Clinical evidences and treatment successes have since supported this view.

There are different mechanisms by which vitamin D may help treat vitiligo. Some of these are discussed below.

Immunomodulatory Properties

Calcidiol, the prohormone produced from dietary sources of vitamin D in the liver, can be converted to calcitriol by the macrophages and monocytes of the immune system. Once produced in this way, calcitriol acts like a cytokine instead of a hormone. It protects the body from microbial invasion at the local site of production.

However, vitamin D affects the immune system in more ways. For example, many immune cells include monocytes and even specialized white blood cells such as T and B cells have vitamin D receptors.

Therefore, vitamin D can suppress the activation of T cells and the release of cytokines such as TNF-alpha (tissue necrosis factor alpha). This exact effect is the reason vitamin D analogs are used in the treatment of psoriasis but it is also useful in the treatment of vitiligo.

Because vitamin D suppresses some cells of the immune system, it can protect melanocytes against autoimmune attack.

The autoimmune cause of vitiligo is believed by many researchers and clinicians to be the most important of the causes of vitiligo. When the cells of the immune system attack melanocytes, the skin can become depigmented at a very rapid rate.

However, by regulating the immune system, vitamin D can prevent the increased destruction of melanocytes, stop further depigmentation and promote the repigmentation of the skin.

Skin Cell Maturation

Vitamin D is also known to promote the maturation of skin cells including keratinocytes, fibroblasts and melanocytes. These skin cells do have vitamin D receptors.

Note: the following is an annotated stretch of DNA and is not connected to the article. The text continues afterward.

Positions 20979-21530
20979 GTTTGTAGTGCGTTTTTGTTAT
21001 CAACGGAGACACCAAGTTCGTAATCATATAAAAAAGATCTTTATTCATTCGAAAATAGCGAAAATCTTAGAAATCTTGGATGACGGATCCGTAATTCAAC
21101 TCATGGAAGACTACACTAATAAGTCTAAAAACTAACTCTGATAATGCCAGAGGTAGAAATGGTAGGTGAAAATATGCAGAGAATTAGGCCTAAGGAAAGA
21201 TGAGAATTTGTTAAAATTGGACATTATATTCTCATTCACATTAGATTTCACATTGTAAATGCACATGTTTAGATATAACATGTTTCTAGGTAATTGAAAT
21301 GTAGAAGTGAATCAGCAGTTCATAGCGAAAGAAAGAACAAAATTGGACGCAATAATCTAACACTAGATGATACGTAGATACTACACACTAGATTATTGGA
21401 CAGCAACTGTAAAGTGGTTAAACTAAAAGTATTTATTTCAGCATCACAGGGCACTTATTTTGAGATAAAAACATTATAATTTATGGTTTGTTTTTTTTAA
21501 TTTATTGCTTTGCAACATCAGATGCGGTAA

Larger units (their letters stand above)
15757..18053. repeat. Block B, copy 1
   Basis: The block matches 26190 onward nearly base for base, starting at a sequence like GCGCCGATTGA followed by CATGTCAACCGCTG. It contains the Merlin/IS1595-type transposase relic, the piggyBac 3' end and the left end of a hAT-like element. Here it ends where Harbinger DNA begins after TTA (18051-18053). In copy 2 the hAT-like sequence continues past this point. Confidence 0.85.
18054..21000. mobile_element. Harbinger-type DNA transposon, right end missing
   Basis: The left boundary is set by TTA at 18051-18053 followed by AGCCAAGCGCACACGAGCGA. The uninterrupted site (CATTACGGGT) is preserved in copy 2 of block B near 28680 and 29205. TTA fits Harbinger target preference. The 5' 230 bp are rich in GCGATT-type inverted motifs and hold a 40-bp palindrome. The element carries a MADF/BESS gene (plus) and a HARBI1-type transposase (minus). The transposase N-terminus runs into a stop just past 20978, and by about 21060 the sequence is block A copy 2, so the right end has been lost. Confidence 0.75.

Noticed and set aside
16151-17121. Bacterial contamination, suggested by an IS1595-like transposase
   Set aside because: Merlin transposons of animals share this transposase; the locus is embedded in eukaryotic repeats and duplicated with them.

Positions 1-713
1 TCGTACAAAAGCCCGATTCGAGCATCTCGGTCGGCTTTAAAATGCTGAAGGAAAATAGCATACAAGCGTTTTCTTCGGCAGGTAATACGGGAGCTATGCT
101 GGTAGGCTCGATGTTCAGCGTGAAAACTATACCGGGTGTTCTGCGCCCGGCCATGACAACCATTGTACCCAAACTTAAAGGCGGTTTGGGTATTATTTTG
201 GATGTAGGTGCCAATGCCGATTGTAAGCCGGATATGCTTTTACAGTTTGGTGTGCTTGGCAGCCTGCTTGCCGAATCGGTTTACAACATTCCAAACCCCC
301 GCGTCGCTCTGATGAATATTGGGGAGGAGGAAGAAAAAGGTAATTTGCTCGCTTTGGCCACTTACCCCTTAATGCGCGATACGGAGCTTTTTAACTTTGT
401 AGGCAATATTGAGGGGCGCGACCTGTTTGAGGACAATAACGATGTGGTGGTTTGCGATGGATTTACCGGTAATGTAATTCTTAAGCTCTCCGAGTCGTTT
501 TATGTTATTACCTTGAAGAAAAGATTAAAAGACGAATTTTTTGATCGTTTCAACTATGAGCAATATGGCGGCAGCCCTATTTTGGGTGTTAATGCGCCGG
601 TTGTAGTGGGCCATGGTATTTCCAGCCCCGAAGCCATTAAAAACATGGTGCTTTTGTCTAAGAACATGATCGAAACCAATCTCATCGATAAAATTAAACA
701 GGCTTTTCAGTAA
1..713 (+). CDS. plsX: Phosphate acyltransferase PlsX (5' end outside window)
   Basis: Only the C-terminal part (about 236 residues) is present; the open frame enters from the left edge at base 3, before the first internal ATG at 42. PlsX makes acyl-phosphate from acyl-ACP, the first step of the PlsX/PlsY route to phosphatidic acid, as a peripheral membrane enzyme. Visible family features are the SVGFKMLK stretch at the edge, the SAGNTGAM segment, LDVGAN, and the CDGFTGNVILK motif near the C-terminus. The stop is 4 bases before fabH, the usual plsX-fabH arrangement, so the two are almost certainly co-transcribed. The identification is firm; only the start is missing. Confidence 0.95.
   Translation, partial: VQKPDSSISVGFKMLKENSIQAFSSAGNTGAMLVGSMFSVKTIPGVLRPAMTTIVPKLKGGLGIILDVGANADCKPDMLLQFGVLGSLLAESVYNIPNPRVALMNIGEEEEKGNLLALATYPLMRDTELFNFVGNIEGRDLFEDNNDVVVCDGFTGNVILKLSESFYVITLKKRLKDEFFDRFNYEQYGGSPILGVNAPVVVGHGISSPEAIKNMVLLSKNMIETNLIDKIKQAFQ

By promoting the differentiation and proliferation of melanocytes, vitamin D ensures that the production of new melanocytes exceeds the rate at which old melanocytes are dying.

Antioxidant Properties

Vitamin D is also credited with some antioxidant properties.

Unlike the antioxidant properties of vitamins A, C and E, vitamin D protects the skin from reactive oxygen species by an indirect mechanism.

Oxidative stress from reactive species interfere with calcium homeostasis in the skin. Because vitamin D restores this homeostasis, it helps reduce the levels of these reactive species in the skin. This effect protects melanocytes from being destroyed.

What is Calcipotriol?

Calcipotriol is the most studied vitamin D analog used in the treatment of vitiligo.

Calcipotriol is also called calcipotriene. It is a synthetic compound derived from calcitriol. It is available in cream, ointment and solution forms.

Calcipotriol is indicated for the treatment of psoriasis. Its usefulness for this skin disease was due to the positive effect of vitamin D on psoriasis during an osteoporosis study. By a similar fortunate coincidence, the usefulness of calcipotriol in vitiligo treatment was discovered in psoriasis patients who also had the pigmentation disorder.

Calcipotriol is especially useful in the treatment of psoriasis and vitiligo because it has less than 1% of the activity of calcitriol on calcium metabolism while having a comparable affinity for vitamin D receptors.

This makes calcipotriol useful for treating skin disorders (since vitamin D receptors are found in the skin) without any side effects arising from interfering with calcium levels in the body.

Therefore, although 6% of calcipotriol applied topically on the skin is absorbed into systemic circulation, hypercalcemia is a very rare side effect of the drug. Most of the absorbed calcipotriol are converted to inactive metabolites soon after entering systemic circulation.